A new date is approaching that once again will spark infighting and mutual accusations in Ukrainian society. New Year’s Day 2009 marks 100 years since the birth of Ukrainian nationalist leader Stepan Bandera.
Bandera took charge of the fight for Ukraine’s independence in the early and middle part of the last century. He was killed in Munich in 1959 by Soviet special agent Bogdan Stashynskiy. The murder was followed by a sensational court hearing covered by the world’s biggest media.
For the first time ever it was proven that the highest officials in Moscow ordered the elimination of the regime’s political opponents. The world finally realized it, and Bandera was added to the list of tragic historical personalities destroyed by the Communist regime.
In Ukraine, however, things are very different.
He has been gone for nearly half a century, but people continue quarreling over him even more than over living political activists. The difference in approach is huge: some people consider him a hero, while others claim he was a Nazi servant and traitor of Ukraine.
The author of this column filmed a documentary about this old hero of today’s scandals, called “The Three Loves of Stepan Bandera.” The subject got me interested because it had to do with the fight for Ukraine’s independence. At the same time, the concentration of tragedies and drama was so high that even Shakespeare would have trouble digesting it.
Take, for example, the personality of Bandera's killer. Lviv student Bohdan Stashynsky agreed to cooperate with NKVD (The People’s Commissariat of Internal Affairs). He was given a terrible choice: either cooperate or his whole family – which had ties with the resistance movement led by Bandera – goes to Stalin’s camps for 25 years. This was equal to a death sentence.
But after killing Bandera, Stashynsky surrendered to police in West Berlin.
After the release of the documentary in 1998, nobody accused me of trying to split society or promote the “traitor of the Ukrainian people and Nazi servant.” I perceived Bandera to be a weighty personality from recent history, a person who could generate heated discussions among historians only. But suddenly, after the last presidential election in 2005, the name Stepan Bandera gained power again.
So, what happened then?
In the times of the Soviet Union, Stepan Bandera and his brothers-in-arms were scarecrows for the country’s citizens. The Communist Party, which declared itself internationalist, was fiercely fighting against the so-called “Ukrainian bourgeois nationalists.” A Moscow that could not tolerate the very thought of Ukraine becoming an independent state painted all those who fought for it in the the blackest colors. So Bandera became the symbol of Ukrainian bourgeois nationalism.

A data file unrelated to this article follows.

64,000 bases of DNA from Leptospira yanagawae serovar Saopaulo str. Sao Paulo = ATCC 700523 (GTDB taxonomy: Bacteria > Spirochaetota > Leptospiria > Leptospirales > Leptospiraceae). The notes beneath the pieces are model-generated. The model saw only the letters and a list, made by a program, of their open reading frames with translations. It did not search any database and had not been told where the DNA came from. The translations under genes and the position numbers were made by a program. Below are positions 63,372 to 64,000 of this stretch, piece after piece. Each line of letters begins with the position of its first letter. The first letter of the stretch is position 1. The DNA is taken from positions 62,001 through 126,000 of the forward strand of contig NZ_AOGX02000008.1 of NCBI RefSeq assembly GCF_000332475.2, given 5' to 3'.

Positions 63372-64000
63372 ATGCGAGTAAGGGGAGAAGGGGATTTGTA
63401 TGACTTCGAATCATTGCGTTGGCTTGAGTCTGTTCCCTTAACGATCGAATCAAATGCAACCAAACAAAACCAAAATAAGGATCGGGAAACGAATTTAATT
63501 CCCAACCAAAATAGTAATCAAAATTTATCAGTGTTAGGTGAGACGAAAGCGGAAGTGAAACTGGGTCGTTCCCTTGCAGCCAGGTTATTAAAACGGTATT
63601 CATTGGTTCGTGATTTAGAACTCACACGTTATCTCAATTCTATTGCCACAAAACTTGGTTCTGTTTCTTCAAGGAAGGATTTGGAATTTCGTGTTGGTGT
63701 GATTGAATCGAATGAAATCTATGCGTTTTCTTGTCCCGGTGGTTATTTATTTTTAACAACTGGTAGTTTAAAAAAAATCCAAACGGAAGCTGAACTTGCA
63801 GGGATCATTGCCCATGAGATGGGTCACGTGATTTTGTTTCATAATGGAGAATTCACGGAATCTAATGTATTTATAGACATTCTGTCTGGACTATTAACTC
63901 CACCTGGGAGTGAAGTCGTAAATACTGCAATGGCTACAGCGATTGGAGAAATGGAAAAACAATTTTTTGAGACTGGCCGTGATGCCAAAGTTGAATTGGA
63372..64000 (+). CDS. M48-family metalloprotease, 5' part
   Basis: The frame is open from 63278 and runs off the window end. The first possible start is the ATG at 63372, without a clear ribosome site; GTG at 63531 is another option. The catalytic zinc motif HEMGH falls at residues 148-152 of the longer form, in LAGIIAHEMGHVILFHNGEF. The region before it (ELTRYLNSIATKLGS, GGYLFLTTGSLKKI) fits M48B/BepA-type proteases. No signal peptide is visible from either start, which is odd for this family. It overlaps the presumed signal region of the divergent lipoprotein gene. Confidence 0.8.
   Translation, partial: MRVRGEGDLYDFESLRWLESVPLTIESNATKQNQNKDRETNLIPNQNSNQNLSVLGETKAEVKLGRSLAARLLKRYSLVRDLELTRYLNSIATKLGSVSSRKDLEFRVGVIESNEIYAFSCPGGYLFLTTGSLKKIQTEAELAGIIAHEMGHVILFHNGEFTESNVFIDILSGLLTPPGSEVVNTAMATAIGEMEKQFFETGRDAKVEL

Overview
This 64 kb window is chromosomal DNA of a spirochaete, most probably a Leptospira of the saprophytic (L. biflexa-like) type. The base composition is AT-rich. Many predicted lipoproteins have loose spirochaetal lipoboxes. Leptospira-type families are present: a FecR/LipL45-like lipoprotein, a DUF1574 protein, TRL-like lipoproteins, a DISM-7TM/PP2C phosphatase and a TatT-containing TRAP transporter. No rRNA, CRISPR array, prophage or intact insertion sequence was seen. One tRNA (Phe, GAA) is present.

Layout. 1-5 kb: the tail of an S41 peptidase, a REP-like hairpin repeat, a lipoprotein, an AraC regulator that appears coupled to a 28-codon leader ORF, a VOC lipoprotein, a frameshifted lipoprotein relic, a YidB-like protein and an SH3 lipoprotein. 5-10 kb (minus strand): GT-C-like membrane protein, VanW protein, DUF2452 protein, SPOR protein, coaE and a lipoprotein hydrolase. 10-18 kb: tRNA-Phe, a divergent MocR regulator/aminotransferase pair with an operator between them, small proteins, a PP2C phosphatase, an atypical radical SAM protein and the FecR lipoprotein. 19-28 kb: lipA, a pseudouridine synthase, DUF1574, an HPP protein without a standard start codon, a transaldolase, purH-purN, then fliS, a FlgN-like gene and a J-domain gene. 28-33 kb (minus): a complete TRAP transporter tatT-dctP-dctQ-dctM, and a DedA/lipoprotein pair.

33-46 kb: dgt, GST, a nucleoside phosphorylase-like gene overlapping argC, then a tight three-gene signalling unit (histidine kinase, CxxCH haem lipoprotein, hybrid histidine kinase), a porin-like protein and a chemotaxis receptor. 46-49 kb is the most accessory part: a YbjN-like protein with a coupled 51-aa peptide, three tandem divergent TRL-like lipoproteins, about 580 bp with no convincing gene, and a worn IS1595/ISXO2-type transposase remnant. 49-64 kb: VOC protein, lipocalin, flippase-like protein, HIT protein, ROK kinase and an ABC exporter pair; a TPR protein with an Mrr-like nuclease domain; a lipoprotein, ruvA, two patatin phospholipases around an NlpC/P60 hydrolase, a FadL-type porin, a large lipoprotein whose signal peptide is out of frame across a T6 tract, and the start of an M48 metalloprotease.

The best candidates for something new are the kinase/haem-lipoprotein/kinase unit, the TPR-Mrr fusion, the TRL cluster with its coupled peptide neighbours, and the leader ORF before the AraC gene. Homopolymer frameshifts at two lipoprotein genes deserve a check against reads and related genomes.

He was the leader of the Organization of Ukrainian Nationalists (OUN), which declared in the 1930s that its primary goal was fighting for Ukraine’s independence. It declared war against all governments that controlled ethnic Ukrainian lands or territories where ethnic Ukrainians had a majority.
First and foremost, the leaders of the Communist U.S.S.R. destroyed the Ukrainian intellectual elite though an artificial famine in 1932-33, when a minimum of six million people died.
One of Bandera's achievements was the creation of the Ukrainian Insurgent Army (UPA) which carried out armed resistance in the forests and mountains of Western Ukraine against both the USSR and Germany during WWII.
After the war was over, the UPA continued to fight. Compared to other peoples, it was the Ukrainians who turned out to be the most persevering. While other nations laid down their arms by the end of the ‘40s, the Ukrainian mass resistance movement lasted till the mid-1950s. Individual fights continued way into the early ‘60s.
The UPA fighters got a lot of praise from the Nobel Prize winner and recently deceased writer Alexander Solzhenitsyn. He wrote in his fundamental research of the Soviet system, “The Gulag Archipelago,” that the UPA fighters who landed in camps directly from forest footpaths, fought against the spirit of slavery that reigned there, and initiated several revolts.
It seemed that after Ukraine pronounced independence in 1991, all fighters for Ukrainian statehood would get the recognition they deserved. For a long time this subject remained relatively neutral – it did not cause particularly heated discussions.
But after the changes in power of 2005, a new ideological campaign started against President Victor Yushchenko, who insists that all Ukrainians who fought on opposite sides of barricades – both UPA and the Soviet Red Army fighters – should shake hands and reconcile, like the Spanish did after their civil war.
But Yushchenko’s opponents started to exploit stereotypes that had been forced onto Ukrainians for decades. As part of the pro-Russian population's nostalgia for the Soviet Union, it was agreed that “serving” Hitler was the greatest of Bandera’s faults. At the same time, they turned a blind eye toward the fact that Germany and the Soviet Union cooperated.
OUN and Bandera haters continue perceiving the U.S.S.R. as the medium of truth and all good that broke the neck of the “beast of fascism.” They again turn a blind eye to the fact that the Communist regime of the U.S.S.R. differed very little from the Nazi regime of Germany.
It doesn’t even occur to them that the relations with the Germans were tactical, while the strategic goal was achieving Ukraine’s independence. They deny that OUN had its own interests and was fighting for them against the will of the states at war.
Even Russia’s ex-president Vladimir Putin scolded the Ukrainian Insurgent Army. If this tiny army that never had more than 100,000 fighters at a time continues to keep the leaders of a huge nuclear state awake at night, it means that it had a spiritual victory.
And so did its leader and inspiration, Stepan Bandera.